Anyone can catch a cold year-round, but people are most susceptible to the common cold during the winter months, as colder, drier air more easily spreads germs among those indoors. Most people don’t think much of going about their day with the common cold. However, research suggests that if you are sick, you may be a danger to yourself and others on the road.
For example, one study by the Cardiff University’s Common Cold Centre in the U.K. reports that concentration when one is driving with a bad cold or a flu is lowered by 50 percent. To put that into perspective: That’s like drinking four double whiskey shots. Researchers studying the effects of being ill on reaction times behind the wheel discovered that sudden braking became increasingly common among sick drivers, who were much less aware of their surroundings. Instances of drivers hitting the curb went up by a third, as drivers were also apparently less capable of accurately judging the distance. A heavy cold, researchers say, impacts a motorist’s mood, judgment and concentration – all of which play a central role in safe driving.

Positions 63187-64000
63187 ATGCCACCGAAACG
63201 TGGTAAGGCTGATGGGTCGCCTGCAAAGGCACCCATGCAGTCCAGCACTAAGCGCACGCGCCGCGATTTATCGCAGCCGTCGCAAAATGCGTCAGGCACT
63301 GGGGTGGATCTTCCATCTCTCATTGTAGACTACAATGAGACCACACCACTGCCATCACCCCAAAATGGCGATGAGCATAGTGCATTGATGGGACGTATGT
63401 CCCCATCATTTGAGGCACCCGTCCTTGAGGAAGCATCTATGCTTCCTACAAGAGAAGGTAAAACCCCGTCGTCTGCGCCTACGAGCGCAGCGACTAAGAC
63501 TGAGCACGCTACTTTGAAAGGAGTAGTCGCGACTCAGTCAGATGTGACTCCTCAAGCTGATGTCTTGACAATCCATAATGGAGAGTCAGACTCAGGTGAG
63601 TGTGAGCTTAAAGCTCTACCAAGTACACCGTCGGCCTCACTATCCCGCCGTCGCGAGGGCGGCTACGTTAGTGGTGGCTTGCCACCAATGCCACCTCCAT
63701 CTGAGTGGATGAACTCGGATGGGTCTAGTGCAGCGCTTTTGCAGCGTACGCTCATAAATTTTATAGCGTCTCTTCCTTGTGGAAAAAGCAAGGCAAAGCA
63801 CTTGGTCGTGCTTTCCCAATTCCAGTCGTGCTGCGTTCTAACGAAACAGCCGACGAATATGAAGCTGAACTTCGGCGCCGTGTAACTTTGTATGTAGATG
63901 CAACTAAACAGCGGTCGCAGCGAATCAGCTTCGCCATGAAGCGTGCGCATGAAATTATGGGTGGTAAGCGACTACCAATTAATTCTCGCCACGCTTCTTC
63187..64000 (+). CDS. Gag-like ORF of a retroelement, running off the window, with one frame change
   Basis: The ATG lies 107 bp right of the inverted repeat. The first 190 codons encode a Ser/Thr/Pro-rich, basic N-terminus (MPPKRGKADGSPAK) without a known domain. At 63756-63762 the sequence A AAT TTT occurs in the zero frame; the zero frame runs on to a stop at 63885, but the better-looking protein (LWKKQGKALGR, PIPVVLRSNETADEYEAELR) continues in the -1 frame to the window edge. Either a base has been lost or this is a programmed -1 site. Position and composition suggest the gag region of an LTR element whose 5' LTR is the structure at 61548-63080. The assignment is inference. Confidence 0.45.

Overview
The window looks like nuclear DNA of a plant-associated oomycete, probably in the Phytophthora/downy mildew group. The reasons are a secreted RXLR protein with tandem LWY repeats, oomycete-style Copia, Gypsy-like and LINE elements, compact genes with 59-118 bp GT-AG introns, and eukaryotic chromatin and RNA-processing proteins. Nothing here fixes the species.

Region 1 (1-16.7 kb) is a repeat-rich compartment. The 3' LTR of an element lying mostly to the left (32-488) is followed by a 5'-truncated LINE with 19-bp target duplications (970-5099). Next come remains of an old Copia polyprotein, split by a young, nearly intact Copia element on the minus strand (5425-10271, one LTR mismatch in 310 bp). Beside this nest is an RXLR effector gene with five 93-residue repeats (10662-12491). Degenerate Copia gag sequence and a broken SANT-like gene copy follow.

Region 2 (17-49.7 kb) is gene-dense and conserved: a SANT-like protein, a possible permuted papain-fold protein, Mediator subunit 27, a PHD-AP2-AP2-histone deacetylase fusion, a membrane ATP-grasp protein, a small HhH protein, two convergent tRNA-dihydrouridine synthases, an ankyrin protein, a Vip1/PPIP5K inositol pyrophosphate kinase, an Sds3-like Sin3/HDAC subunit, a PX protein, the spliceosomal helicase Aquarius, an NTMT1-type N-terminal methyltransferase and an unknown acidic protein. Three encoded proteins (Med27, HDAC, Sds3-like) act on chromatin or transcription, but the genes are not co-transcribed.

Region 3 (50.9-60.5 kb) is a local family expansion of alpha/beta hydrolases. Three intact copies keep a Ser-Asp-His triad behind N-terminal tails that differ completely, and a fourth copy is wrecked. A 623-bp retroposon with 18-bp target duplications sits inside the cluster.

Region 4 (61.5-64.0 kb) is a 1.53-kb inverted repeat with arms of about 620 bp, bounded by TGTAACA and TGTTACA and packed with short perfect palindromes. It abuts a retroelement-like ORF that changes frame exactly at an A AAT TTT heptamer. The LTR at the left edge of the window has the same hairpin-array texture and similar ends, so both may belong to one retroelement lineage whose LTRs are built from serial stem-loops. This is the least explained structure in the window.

Aside from this, there are numerous cases of drivers who are impaired by medications – both over-the-counter and prescription – to treat colds, the flu and other conditions. Just recently in South Carolina, a woman was criminally prosecuted in Kranchick v. State for driving impaired on cold medication, which resulted in her losing control of her vehicle on the highway, slamming into a tractor trailer and a smaller truck, killing that vehicle’s driver and seriously injuring a passenger and the tractor-trailer driver. Continue reading